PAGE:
Fall is a wonderful time to examine the changes around us. Even here in the desert the leaves change color and fall to the ground! But if you have the true fall, with the change in the air, a nip on your nose, and brilliant colors, how much better to introduce the subject than through the medium of water color!
Children love to watercolor; Some of my fondest memories were spent having preschoolers paint shapes or create their own “art” using liquid or disc watercolors.
This project uses “wet on wet,” a technique where clean water is painted onto the surfact that is to be painted before the paint is applied. It gives an effect that is a bit like tie-dyed and children are amazed to see the colors run and blend together. It’s a perfect first art lesson in color blending and primary and secondary colors.
- Watercolor paper, coffee filters or sturdy paper towels
- Watercolors (Crayola or more condensed watercolor tubes)
- Brushes – one that is approximately 1 inch and one that’s smaller
- 2 watercolor cups (small clean yogurt containers work well for this) – one for rinsing brushes and one for adding to paint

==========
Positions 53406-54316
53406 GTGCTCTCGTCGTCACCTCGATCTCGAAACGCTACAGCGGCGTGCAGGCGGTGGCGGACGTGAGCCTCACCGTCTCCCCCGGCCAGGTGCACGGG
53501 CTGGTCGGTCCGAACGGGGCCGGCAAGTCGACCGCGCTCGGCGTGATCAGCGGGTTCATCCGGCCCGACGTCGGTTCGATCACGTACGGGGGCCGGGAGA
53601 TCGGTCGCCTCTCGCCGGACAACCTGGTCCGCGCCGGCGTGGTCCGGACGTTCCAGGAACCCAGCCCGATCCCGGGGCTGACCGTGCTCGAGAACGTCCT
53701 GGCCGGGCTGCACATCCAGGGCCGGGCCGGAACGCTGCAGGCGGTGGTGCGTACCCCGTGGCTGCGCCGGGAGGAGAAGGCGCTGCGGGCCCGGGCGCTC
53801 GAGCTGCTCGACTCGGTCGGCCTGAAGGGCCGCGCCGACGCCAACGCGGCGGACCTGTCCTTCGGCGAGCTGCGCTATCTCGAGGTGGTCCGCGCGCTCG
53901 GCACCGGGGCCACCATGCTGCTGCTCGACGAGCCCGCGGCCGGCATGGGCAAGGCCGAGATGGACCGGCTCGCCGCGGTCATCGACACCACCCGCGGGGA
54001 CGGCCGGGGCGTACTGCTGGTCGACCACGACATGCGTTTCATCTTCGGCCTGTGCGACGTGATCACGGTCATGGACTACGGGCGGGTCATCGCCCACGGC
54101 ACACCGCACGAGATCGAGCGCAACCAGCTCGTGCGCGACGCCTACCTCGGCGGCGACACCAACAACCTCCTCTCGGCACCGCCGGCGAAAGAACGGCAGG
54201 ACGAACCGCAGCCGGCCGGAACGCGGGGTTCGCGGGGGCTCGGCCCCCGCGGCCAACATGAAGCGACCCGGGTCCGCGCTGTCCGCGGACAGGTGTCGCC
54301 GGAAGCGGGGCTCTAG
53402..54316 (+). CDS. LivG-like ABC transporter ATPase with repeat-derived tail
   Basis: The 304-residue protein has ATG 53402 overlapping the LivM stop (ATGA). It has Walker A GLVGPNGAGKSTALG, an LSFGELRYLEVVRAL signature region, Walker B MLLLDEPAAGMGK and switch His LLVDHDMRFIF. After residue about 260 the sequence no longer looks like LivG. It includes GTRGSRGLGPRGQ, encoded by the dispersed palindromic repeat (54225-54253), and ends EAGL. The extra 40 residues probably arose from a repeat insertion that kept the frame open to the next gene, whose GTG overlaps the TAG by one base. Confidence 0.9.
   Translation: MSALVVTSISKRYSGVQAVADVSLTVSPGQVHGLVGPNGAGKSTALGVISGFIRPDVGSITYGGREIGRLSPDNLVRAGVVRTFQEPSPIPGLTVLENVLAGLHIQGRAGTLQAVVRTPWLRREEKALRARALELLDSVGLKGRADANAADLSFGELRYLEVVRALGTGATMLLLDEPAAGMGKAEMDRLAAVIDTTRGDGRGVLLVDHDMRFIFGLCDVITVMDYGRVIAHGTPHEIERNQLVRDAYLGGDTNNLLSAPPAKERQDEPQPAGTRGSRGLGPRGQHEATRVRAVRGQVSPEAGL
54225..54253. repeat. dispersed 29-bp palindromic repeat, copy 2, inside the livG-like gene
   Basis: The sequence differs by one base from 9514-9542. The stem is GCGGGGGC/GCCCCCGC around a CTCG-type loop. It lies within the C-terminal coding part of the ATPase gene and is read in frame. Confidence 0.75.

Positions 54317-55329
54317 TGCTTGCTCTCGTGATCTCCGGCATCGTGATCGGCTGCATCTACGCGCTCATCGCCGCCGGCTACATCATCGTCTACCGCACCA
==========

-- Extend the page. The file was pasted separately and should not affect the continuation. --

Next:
- Pencil for tracing
- Paper Towels
- Trace the leaf shape onto paper, filter or paper towel.
- Paint clean water inside the leaf shape
- Keeping the water color thick (the consistency of cream not water), apply color by touching your brush to the moist leaf shape and watch it bloom
- Rinse brush and add additional colors, one at a time. Let children choose their favorites and enjoy the colors blending together. It doesn’t matter if they stay inside the lines
- Using the brush’s handle, let children draw “veins” into their leaves. The vein will darken as the paper flattens with the pressure
- Let the leaf dry completely and then cut out.
As in nature, the beautiful leaves will each be unique and special. If you want a background, you can experiment with watercolor techniques such as color washes (diluted water colors applied with a large brush), spraying a large sheet of water color paper with water and color in a spray bottle or blotting between color applications with scrunched up paper towels. After the mounting paper has dried, cut out shapes slightly larger than the leaves. Or you can simply mount on card stock or heavier grade construction paper for a beautiful fall collage. Looks great on a wall or bulletin board! If you have used coffee filters, the translucent look is perfect for a fall window display.